Definition of swindle in English:

swindle

Syllabification: swin·dle
Pronunciation: /ˈswindl
 
/

verb

[with object]
  • 1Use deception to deprive (someone) of money or possessions: a businessman swindled investors out of millions of dollars
    More example sentences
    • The so-called ‘phishing’ scams have developed as a popular technique for fraudsters to swindle people out of everything from PayPal accounts to ATM codes.
    • In 1989 he pleaded guilty to 55 counts of fraud, allegedly swindling elderly victims in Virginia and Tennessee out of around $1.25 million.
    • Then we hear about widespread accounting malpractices, even in giant corporations, and start to wonder if this is not a huge conspiracy to swindle us out of our money.
  • 1.1Obtain (money) fraudulently: he was said to have swindled $62.5 million from the pension fund
    More example sentences
    • In 2001, a few newspapers carried stories on local securities firms swindling money from investors but soon all fell silent.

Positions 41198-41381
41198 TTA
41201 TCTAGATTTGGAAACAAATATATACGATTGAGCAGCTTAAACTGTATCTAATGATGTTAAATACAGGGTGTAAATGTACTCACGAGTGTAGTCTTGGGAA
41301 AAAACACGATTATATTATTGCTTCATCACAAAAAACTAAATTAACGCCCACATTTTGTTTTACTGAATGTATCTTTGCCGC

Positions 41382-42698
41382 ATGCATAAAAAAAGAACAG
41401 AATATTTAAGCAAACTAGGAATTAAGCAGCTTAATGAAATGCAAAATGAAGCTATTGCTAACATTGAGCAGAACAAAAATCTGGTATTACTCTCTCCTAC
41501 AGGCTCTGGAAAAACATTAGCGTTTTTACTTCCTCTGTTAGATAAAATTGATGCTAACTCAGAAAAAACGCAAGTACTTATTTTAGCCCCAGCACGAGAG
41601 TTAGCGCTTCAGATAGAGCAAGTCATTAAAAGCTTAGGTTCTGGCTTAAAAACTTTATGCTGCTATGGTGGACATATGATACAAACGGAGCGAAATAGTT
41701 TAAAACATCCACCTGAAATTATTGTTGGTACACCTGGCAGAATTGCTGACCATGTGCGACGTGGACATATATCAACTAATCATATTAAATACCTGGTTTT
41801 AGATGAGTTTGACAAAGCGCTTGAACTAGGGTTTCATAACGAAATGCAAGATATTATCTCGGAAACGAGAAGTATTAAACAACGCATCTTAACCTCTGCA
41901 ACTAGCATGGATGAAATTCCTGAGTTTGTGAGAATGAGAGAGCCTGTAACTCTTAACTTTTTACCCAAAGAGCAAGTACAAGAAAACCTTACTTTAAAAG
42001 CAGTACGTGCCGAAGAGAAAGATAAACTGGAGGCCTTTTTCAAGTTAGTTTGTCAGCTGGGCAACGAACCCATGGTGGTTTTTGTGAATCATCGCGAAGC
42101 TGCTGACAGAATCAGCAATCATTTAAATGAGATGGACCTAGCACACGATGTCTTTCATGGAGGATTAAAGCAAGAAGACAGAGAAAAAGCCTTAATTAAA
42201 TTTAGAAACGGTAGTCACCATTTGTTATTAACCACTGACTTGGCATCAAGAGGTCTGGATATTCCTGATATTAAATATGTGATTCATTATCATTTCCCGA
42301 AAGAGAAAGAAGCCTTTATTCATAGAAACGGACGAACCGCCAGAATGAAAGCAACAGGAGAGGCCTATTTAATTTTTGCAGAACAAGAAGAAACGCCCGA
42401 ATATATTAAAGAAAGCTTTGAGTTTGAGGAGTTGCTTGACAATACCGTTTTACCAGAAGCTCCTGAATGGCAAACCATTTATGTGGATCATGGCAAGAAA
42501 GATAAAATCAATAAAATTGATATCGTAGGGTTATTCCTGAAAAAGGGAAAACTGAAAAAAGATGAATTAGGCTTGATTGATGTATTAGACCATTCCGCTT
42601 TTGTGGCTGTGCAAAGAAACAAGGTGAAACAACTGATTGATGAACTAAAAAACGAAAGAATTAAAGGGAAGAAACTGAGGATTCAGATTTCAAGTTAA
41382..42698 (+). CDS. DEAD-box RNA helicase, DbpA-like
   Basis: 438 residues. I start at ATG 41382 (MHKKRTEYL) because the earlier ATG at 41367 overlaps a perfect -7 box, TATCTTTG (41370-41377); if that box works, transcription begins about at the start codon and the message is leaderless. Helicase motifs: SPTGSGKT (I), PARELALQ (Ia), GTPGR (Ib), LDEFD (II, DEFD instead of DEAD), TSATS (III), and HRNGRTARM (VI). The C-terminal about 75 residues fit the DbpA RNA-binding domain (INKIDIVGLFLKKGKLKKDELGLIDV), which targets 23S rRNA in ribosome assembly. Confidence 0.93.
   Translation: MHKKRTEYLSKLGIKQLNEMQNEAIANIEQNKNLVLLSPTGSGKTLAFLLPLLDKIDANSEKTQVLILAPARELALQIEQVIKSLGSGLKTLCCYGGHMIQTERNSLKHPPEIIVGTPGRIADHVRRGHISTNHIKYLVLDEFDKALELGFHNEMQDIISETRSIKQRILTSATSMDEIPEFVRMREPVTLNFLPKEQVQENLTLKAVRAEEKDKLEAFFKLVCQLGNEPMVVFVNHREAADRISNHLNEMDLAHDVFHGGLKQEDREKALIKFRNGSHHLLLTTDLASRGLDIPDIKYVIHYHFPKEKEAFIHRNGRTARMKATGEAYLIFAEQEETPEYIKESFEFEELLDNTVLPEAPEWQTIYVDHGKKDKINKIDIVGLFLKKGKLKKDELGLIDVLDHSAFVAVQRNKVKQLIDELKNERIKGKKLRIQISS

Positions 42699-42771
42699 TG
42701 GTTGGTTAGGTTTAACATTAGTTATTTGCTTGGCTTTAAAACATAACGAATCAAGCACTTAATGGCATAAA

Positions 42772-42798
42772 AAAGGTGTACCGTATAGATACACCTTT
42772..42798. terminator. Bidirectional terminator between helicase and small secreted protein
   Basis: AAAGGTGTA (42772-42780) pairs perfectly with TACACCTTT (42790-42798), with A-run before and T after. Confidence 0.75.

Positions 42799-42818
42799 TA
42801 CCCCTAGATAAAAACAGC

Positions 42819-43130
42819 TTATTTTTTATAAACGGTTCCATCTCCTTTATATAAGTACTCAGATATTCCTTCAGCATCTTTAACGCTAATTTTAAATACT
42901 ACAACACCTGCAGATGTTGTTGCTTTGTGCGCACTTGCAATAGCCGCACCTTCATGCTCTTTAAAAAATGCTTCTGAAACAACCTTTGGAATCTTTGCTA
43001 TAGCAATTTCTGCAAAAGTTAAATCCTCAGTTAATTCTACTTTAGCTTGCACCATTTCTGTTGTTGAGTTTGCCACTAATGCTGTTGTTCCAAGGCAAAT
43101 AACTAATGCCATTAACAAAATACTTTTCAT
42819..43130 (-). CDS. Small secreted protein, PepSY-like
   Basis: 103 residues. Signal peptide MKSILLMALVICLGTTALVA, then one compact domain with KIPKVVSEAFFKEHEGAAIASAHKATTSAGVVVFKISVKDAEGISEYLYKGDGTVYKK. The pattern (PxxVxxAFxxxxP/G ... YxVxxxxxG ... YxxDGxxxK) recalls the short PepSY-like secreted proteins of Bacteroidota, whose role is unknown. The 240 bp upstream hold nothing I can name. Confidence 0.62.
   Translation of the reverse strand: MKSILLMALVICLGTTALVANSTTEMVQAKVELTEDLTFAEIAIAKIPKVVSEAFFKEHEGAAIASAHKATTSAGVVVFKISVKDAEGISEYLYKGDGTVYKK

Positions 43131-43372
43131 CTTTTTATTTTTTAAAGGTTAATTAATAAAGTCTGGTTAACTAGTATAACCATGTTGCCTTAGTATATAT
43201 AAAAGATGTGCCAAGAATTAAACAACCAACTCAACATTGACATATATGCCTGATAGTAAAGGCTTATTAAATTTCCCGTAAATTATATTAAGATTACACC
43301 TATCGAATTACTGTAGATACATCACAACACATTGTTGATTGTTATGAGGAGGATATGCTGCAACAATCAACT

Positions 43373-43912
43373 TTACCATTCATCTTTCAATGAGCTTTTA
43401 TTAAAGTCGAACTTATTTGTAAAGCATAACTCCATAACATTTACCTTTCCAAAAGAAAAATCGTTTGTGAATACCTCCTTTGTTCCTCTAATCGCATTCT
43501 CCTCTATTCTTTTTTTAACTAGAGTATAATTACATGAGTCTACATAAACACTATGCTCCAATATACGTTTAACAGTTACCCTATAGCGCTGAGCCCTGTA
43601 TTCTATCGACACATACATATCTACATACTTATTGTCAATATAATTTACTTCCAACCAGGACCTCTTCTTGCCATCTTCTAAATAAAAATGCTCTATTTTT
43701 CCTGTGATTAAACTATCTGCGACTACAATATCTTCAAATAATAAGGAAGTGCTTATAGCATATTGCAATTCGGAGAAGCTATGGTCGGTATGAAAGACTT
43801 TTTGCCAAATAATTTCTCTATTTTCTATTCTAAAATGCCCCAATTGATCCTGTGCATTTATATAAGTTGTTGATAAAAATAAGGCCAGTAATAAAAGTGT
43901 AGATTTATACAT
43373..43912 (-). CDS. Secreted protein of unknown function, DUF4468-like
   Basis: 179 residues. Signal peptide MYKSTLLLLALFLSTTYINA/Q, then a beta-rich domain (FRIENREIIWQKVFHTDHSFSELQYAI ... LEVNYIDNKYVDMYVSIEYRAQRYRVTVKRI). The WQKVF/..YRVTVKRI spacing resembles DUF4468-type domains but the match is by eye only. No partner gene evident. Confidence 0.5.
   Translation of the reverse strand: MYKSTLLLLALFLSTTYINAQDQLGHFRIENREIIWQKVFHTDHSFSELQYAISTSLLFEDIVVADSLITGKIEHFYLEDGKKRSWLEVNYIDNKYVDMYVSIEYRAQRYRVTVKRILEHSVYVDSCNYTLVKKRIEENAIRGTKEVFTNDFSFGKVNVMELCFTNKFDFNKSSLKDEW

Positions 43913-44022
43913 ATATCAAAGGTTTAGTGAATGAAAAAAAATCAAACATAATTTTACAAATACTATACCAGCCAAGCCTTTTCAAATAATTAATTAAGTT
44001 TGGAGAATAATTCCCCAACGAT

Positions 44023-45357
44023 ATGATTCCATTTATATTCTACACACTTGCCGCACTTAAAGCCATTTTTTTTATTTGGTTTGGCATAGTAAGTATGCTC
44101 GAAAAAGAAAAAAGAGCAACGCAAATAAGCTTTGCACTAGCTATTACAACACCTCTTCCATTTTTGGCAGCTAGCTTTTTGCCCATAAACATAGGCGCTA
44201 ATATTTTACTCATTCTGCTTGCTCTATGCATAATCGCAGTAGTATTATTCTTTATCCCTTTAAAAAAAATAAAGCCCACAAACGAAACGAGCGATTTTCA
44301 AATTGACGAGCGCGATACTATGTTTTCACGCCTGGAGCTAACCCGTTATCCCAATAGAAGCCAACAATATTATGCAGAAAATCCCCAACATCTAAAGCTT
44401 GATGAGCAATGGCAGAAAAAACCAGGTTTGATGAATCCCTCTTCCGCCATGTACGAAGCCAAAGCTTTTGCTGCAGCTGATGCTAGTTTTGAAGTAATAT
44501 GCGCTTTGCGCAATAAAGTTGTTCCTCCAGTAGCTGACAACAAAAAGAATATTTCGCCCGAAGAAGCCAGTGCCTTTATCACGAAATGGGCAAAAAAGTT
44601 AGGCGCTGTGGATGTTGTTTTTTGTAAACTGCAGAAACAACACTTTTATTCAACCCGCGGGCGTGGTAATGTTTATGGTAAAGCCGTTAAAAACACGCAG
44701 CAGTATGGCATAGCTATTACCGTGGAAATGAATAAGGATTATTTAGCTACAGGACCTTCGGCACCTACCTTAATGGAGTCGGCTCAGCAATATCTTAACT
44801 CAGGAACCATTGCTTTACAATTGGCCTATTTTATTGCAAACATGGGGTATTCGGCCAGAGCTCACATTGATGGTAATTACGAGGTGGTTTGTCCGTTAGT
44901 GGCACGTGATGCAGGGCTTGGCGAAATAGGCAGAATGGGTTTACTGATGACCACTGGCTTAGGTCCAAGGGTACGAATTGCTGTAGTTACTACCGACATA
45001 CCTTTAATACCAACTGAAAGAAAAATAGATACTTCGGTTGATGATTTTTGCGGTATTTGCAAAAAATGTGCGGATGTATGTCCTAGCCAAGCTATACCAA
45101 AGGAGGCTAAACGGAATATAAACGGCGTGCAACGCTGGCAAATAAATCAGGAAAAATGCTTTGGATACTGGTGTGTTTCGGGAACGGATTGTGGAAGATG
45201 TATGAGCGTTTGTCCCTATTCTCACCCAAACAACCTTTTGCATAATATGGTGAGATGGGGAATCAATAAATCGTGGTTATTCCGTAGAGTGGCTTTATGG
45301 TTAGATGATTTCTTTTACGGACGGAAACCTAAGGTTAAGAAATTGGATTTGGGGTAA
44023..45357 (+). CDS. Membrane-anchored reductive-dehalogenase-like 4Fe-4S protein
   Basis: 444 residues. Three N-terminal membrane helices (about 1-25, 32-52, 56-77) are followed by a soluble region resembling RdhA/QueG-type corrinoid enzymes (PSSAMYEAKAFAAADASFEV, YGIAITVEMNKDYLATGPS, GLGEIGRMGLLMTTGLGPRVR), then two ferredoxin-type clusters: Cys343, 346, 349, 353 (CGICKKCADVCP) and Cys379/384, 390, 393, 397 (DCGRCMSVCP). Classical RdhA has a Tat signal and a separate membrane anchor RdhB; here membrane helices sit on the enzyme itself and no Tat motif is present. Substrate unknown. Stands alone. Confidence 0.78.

• He allegedly swindled funds meant for building a culvert and a school.
    • Police in Shanghai have cracked a gang of four who swindled money using short messaging service on cell phones.
    Synonyms
    defraud, cheat, trick, dupe, deceive, fool, hoax, hoodwink, bamboozle
    informal fleece, con, bilk, sting, hose, diddle, rip off, take for a ride, pull a fast one on, put one over on, take to the cleaners, gull, stiff, euchre, hornswoggle
    literary cozen

noun

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Derivatives

swindler

noun
More example sentences
  • What's the appeal to you of property criminals such as hucksters, card cheats, swindlers, bank robbers, and con men?
  • Not even the police care too much about what's going on in these streets’ the old man chuckled, ‘this is where all the swindlers and thieves hang out.’
  • Unfortunately, swindlers also exploited the tragedy to make money over the Internet.
Synonyms
fraudster, fraud, confidence man, confidence trickster, trickster, cheat, rogue, mountebank, charlatan, impostor, hoaxer
informal con man, con artist, scam artist, shyster, gonif, shark, sharp, hustler, phony, crook, snake oil salesman

Origin

late 18th century: back-formation from swindler, from German Schwindler 'extravagant maker of schemes, swindler', from schwindeln 'be giddy', also 'tell lies'.

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